Why OSU will lose to UM

OSU FootballAh! That time of year again, when we drink the Kool-Aid and list reasons why those pathetic children-of-siblings from that state up north might win this weekend’s matchup.

So sit back, relax, wrap your logic in a handkerchief and place it gently aside. Here are a few reasons why the criminally insane student-athletes from Ann Arbor might pull off the victory on Saturday:

  • OSU’s not running a true spread this year.** Michigan has actually played really well against teams that don’t have a mobile quarterback who uses the spread option.
  • Hart has been saving the last useful 10% of his gimpy leg for this game. I truly believe Hart would be willing to sacrifice his knee – and his future NFL career – for a victory against the Buckeyes.
  • Speaking of injuries, it’s clear that Carr has saved Henne and Hart for this game. Whether that translates into “healthy” or “slightly-less-unhealthy” remains to be seen. But Carr’s coaching decisions for the past month have been very OSU-centric; which is a departure from his behavior the past several years.
  • Henne/Hart/Long are 0-3 against their superiors from down south, and all have publicly stated that they returned this year specifically to beat Ohio State.
  • I realize that statistics do not necessarily predict a victory for UM this weekend, but an 0-4 stretch is pretty unlikely where the teams are 50/50 over a period of 60 years.
  • Folks like Mallet/Minor/Brown – who we should expect to get serious playing time – are not the same as their losery predecessors. They may actually be motivated to start a new tradition, one that involves not being spanked like red-haired stepchildren every year.
  • It’s probable that this is Carr’s final game at the Big House. At 6-6 against OSU, there’s no chance for a tie overall in the series. He either ends his career with a winning record against his rivals, or ends it with a losing one.
  • UM beat Illinois; Illinois beat OSU.
  • Big Ten officials are once again refusing to call any penalties against OSU opponents. They’ve even avoided following NCAA-stipulated rules that require review of plays resulting in change of possession, even when those plays affect the outcome of the game.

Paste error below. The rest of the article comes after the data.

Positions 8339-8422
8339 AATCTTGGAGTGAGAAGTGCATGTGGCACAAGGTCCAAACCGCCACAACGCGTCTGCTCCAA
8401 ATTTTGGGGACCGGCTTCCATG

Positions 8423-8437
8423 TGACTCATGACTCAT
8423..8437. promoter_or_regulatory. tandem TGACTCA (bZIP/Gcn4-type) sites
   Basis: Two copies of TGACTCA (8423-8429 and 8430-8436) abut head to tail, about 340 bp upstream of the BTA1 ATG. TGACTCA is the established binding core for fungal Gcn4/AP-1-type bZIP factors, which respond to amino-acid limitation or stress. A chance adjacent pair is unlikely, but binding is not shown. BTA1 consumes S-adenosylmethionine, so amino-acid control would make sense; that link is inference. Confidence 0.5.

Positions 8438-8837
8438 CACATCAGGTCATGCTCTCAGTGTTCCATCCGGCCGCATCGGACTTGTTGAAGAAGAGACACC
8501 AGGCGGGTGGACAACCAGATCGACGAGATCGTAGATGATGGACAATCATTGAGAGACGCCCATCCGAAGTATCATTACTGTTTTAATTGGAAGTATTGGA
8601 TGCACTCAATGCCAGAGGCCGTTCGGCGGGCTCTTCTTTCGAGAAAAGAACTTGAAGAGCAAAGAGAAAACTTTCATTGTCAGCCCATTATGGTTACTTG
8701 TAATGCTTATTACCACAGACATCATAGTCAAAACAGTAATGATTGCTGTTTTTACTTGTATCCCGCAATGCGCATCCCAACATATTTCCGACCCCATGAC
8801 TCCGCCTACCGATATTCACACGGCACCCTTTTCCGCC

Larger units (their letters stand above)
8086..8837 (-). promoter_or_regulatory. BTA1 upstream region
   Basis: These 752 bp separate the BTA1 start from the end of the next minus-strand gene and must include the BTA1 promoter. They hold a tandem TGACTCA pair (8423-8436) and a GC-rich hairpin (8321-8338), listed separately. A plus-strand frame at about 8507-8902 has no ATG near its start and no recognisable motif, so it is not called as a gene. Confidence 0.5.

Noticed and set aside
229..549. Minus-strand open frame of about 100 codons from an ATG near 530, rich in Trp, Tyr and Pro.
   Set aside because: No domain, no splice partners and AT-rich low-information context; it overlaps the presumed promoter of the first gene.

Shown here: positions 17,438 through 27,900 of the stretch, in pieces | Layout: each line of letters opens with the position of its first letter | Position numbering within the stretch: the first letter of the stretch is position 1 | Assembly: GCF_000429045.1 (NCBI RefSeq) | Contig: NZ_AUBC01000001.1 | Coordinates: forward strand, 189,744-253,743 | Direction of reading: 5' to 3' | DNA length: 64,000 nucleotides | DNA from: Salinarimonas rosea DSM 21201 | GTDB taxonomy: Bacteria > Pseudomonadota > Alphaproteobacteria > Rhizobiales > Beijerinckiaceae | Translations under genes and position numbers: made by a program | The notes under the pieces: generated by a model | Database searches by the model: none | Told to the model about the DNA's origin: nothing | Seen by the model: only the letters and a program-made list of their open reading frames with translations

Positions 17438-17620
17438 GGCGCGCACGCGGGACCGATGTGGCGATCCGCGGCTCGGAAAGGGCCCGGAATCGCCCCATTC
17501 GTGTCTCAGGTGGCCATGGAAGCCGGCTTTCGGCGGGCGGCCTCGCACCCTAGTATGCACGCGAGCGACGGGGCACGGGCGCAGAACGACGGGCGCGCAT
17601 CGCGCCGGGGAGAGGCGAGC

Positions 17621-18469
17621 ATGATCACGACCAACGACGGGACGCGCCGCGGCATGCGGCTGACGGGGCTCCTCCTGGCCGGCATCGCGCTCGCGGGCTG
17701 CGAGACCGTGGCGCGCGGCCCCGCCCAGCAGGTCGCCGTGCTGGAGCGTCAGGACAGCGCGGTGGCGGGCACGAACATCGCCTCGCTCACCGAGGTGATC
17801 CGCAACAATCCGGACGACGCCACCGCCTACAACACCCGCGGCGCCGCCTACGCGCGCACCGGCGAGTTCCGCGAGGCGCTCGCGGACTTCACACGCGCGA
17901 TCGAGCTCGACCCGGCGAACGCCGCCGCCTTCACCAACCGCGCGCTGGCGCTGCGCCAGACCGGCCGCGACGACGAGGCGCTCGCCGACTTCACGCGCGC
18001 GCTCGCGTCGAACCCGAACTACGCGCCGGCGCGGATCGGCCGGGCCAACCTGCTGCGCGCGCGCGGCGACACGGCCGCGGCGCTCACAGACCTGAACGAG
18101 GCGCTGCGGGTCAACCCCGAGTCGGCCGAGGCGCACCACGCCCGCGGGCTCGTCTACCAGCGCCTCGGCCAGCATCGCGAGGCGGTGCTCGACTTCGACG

• Speaking of penalties, if there’s one thing we’ve learned from UM football the past two seasons, it’s that Shawn Crable is allowed to do anything he wants and only get 15 yards for it, even if ejection is called for.
  • Hart’s leadership. He’s quite possibly the most cantankerous player in college football, but you’d be lying if you said you didn’t want someone like him on your team. The only reason UM isn’t 0-11 right now is because Hart has put the team on his back. If #20 played defense, kicked field goals, and called plays, Michigan would be a juggernaut.
  • No doubt you’ve noticed by now that this is a list of intangible reasons why UM will prevail. That’s because on paper, Michigan has no statistical advantage over the Buckeyes in any phase of the game (with the exception of the above UM > Illinois > OSU argument). However, this rivalry has always been more about the intangibles than anything else. Historically, the lower-ranked team usually wins the game. That favors the Wolverines this year.

Are there any other reasons that you can think of for why UM will win this game? (Later this week we’ll look at things from the Ohio State side, so keep your comments here limited to possible advantages for Big Blue.)

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**Last year, Brian called me out for claiming that UM would fold under a spread offense, having not encountered one all season long. The past year of me being proven right aside, some think that a spread offense is a QB in shotgun with five WRs. It is not. A true spread offense is a run-first scheme, using multi-receiver sets, guards that pull and trap effectively, receivers that block, and a QB that uses a zone read option to either run himself or get the ball to someone who will. Florida runs a spread. Oregon runs a spread. Troy Smith and Vince Young ran spread offenses. This year, OSU does not (…although, you’d have to think Tressel – like the rest of us – noticed Boeckman’s 225 all-purpose yards from last week…).

Comments

  1. You indeed are a monkey

Trackbacks

  1. […] already looked and why UM will beat OSU (with a straight face, even!) Next we’ll be looking at why OSU will beat UM […]

  2. […] this week, we listed reasons why Michigan would beat the Buckeyes. Because UM has no statistical advantage, most of the content of that post covered […]

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